Group coaching: why we should do more of it

    Sue Shapcott

    For golf pros offering group lessons can be a way to increase their revenue and provide a social and fun environment for their members and visitors, writes Sue Shapcott.

    In the United States, almost 85 per cent of golf instruction is given in private lessons. That means only about 15 per cent of golfers who take golf instruction do so in group classes. It is fair to assume that the same patterns are seen in other mature golf markets across Europe. This pattern is unfortunate for both golfers and coaches as group golf classes offer many benefits.

    Peer learning
    Research tells us that learning with peers of similar ability can increase motivation and skill acquisition. This can happen in several ways. Firstly, imagine that a coach is conducting a chipping class. The technique is usually explained and then players will individually practice. This is a good format. But even better, the coach could explain the chipping technique and then pair players up. Each pair could be tasked with helping each other implement the technique explained by the coach. The process of explaining the chipping technique to a peer will force class attendees to process the information deeper. Of course, the coach should oversee the session to correct misconceptions, but the process of helping each other can promote knowledge retention.
    Secondly, watching someone with similar ability play a chip shot correctly (a coping model) may be more useful than watching an expert (a role model). Especially for beginner golfers, the skill of a coach is non-relatable, but the skill of a peer is not. By watching a peer successfully play a chip shot, the confidence and performance of the beginner golfer may increase.

    Narrow focus
    Although we know that players can only focus on one or two corrections at a time, it is easy to deviate from this rule of thumb in private lessons. If a player is doing well, it is easy to move on to new things. Alternatively, coaches may introduce different concepts simply to fill the time. Whatever the reason, players can leave lessons with multiple swing corrections and a misunderstanding of where to prioritise their focus. In a group class, it is easier for coaches to focus on one concept and stick to it. For example, a class on ball position stays very focused. Players will learn the correct ball position(s) and be able to experiment with how the ball flight changes when moving the ball forwards or backwards. Consequently, players will leave the class with very specific knowledge that they can implement as and when they choose.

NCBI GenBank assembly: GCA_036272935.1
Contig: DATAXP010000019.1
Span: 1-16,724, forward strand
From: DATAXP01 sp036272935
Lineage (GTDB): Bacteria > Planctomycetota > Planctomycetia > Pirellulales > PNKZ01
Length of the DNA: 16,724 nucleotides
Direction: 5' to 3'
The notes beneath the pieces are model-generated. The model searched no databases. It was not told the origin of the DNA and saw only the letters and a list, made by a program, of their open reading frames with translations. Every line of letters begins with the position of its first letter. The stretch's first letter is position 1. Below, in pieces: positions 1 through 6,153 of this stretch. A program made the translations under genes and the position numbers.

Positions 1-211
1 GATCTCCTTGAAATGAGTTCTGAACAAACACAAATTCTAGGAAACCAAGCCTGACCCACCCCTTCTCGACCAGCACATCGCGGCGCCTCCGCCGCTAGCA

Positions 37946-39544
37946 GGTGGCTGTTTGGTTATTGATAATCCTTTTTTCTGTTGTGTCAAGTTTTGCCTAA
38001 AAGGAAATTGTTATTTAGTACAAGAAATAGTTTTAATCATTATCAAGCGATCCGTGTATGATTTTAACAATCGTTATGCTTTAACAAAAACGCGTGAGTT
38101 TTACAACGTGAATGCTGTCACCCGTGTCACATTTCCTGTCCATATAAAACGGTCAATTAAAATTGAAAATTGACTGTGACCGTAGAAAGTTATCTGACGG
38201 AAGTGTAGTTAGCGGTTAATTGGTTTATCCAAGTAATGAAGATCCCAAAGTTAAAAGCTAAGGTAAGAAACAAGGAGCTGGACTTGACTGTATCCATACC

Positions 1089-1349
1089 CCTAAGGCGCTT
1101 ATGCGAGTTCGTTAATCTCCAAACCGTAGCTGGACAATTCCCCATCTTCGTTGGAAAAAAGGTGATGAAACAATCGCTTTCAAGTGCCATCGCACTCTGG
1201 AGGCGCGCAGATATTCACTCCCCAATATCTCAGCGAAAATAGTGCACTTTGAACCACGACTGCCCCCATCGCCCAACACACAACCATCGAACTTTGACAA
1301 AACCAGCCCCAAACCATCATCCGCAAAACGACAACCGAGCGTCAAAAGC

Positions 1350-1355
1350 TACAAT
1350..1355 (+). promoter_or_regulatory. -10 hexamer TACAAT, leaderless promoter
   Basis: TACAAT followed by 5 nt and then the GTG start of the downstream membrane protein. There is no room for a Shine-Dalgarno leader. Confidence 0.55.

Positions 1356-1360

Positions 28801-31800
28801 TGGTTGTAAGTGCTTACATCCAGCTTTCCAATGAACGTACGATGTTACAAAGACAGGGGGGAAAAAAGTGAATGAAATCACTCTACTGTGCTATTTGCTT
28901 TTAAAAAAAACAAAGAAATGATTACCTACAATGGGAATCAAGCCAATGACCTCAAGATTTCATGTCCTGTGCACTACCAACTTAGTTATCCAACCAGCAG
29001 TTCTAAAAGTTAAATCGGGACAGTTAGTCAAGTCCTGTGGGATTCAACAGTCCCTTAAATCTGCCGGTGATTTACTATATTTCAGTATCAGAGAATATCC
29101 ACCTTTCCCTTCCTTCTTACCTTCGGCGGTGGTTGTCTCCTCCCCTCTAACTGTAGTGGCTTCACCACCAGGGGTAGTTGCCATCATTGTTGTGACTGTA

When coaches know all attendees’ names (or provide name tags), group classes can be a lot of fun for the coach and the golfers. By making introductions by name, attendees can meet new friends and future playing partners. This is worth the price of entry for many players! After all, no matter how much golfers enjoy playing, the social aspect is usually equally as important. Group classes are an excellent way for coaches to tap into that need.

    For the golfer, learning in groups is excellent value for money. Considering only about 20 per cent of male and 40 per cent of female golfers take lessons, offering affordable group classes can help coaches reach players who have resisted instruction. Once players experience how helpful instruction can be, a coach may be able to convert a non-lesson taker to a lesson taker. A more direct benefit of group classes is the potential to increase coaches’ earnings per hour. A group of six golfers paying £30 each for an hour class will generate £180. For most coaches, this is more than their hourly private lesson rate.

    Considering the benefits of group coaching, why don’t more coaches offer it? It could be that coaches don’t like teaching classes as much as they like teaching private lessons. Classes may require more planning and may be perceived as harder work. Even if this is true, the benefits are worth it!

    There may also be a perception that ‘serious’ coaches don’t offer group classes. In the United States, less than 60 per cent of golf facilities offer entry-level group golf classes. This means that many golfers and coaches are missing out.

    Group classes are a terrific way for coaches to reach new markets and increase their hourly rate. Group classes also create an environment conducive for player learning and socialising. It may be time to introduce more group classes into your instructional programme.

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    A graduate of Cardiff University’s highly respected post-graduate magazine journalism course, Andy has successfully edited four different publications across the B2B, trade and consumer sectors. He is skilled at all aspects of the magazine process in addition to editing websites and managing social media channels.